★★★★½ / 35mm /A deeply sad meditation on a young man’s depleted purpose to exist, enmeshed in drug addiction. Van Sant masterfully captures his receding grasp at life, effectively played by Michael Pitt, wandering the pristine beauty of his estate mumbling, digging up drugs, numbingly interacting with others, playing music, momentarily revealing the brilliance of what was until collapsing into an opioid haze. Genius.
Gus Van Sant said that this was informed by Chantal Akerman's Jeanne Dielman, but it lacks the formal rigor that made JD so compelling, and we never feel connected or involved. Jeanne's meatloaf looks a lot tastier than Blake's Kraft Macaroni & Cheese Dinner. Not much meat here for Asia Argento fans, either.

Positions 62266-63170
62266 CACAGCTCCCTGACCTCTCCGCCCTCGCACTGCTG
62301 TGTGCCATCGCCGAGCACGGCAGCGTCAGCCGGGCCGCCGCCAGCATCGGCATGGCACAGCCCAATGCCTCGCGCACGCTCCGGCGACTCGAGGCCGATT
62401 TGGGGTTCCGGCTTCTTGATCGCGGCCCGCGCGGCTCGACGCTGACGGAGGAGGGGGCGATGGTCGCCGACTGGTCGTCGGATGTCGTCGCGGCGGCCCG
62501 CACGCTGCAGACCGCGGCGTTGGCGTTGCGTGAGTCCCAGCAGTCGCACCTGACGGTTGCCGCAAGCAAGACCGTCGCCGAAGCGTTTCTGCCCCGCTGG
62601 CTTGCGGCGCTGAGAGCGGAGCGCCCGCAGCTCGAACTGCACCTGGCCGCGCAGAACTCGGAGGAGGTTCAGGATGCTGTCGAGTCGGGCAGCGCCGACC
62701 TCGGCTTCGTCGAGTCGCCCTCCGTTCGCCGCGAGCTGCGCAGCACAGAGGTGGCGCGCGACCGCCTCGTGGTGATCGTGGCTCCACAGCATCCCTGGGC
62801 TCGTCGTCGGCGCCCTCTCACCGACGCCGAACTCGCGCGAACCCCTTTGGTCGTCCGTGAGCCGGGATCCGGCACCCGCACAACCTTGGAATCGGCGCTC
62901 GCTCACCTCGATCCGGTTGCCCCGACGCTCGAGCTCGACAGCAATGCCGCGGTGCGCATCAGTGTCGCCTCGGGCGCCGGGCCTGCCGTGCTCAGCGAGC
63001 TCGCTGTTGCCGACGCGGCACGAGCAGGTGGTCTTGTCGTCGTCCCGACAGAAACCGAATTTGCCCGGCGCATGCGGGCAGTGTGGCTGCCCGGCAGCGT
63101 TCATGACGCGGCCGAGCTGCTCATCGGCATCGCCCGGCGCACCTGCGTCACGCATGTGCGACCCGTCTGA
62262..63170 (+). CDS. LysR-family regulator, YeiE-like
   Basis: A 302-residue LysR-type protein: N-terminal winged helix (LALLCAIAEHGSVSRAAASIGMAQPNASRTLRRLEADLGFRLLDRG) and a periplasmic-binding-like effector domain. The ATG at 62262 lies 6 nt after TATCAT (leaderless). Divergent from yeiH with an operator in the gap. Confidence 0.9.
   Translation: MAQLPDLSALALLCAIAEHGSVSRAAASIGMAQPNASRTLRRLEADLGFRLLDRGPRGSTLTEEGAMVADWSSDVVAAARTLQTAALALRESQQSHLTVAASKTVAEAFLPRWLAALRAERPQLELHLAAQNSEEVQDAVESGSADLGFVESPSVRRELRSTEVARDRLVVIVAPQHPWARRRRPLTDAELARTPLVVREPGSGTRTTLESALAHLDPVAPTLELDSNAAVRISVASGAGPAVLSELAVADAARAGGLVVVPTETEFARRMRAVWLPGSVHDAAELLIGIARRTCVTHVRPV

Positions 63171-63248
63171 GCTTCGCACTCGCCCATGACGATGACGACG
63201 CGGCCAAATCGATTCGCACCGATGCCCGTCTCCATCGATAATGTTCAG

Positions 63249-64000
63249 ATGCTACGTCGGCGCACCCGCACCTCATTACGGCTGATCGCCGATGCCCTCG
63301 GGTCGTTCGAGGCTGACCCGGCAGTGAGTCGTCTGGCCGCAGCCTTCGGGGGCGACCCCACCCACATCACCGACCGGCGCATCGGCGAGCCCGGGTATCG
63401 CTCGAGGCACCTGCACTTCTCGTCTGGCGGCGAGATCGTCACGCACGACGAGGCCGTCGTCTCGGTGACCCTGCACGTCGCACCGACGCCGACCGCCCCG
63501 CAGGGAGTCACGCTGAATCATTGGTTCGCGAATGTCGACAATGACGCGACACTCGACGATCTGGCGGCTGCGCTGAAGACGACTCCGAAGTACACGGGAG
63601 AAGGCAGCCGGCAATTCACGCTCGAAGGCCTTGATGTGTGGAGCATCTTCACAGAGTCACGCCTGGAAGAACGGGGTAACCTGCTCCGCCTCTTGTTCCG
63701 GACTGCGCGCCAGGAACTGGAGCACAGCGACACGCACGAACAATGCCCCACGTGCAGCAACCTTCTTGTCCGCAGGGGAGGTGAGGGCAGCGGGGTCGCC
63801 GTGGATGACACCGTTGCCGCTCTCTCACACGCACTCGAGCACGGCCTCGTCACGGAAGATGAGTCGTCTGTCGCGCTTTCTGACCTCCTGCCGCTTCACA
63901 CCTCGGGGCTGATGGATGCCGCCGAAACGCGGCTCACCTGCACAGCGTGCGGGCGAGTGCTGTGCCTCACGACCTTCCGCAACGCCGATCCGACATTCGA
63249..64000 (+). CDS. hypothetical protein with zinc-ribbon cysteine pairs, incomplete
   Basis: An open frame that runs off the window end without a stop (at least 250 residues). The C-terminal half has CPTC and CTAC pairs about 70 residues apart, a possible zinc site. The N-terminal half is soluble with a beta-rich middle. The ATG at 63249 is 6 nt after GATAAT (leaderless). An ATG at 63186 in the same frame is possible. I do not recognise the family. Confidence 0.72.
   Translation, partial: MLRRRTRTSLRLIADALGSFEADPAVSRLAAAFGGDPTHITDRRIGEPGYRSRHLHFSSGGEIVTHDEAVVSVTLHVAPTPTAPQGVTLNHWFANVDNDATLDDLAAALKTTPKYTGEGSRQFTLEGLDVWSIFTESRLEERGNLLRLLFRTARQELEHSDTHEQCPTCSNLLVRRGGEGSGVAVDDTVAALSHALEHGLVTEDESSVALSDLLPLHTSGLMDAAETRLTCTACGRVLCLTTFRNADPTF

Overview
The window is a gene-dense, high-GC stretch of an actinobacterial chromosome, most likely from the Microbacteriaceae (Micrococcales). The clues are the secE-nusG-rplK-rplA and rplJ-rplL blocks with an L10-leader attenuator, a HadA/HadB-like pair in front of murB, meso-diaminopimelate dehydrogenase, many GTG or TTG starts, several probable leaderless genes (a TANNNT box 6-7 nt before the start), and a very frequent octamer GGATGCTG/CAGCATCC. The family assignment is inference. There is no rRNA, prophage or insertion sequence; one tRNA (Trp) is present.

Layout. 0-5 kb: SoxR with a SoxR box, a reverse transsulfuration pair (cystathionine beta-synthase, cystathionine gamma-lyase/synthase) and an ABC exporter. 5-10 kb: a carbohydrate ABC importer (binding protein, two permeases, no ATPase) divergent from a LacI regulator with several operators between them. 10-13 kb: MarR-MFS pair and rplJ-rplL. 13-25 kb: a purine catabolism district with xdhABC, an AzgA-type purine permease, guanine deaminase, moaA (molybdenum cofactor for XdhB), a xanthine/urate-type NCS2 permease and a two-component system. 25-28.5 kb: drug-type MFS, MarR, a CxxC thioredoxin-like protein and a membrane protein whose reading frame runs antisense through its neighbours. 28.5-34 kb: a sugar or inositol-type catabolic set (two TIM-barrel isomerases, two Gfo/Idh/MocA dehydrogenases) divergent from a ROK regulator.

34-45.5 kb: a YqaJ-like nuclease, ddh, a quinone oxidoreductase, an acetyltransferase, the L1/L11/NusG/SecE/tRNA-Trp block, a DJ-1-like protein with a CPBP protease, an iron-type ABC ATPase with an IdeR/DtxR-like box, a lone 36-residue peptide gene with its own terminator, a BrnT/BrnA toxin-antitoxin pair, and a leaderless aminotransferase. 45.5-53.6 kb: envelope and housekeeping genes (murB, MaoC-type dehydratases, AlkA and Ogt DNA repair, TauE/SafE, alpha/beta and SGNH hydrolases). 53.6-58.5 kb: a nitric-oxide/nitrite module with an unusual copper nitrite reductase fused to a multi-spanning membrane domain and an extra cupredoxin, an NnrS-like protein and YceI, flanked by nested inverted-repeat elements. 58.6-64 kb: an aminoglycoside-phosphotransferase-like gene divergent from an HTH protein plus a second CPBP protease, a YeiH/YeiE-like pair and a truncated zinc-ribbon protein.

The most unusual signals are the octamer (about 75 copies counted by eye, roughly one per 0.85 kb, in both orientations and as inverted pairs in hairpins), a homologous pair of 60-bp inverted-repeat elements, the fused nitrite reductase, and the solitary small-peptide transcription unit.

Channeling the fixed shots of Chantal Akerman demonstrate a deliberate patience with composition and shot length, Van Sant's stylistic oeuvre moves into a different direction from Alan Clarke's 'Elephant' and the RPG-videogame influenced tracking shots in 'Elephant' and 'Gerry'. As a reflection on the last days of Kurt Cobain, it is hit-and-miss, but as a piece of cinematic poetry, it excels.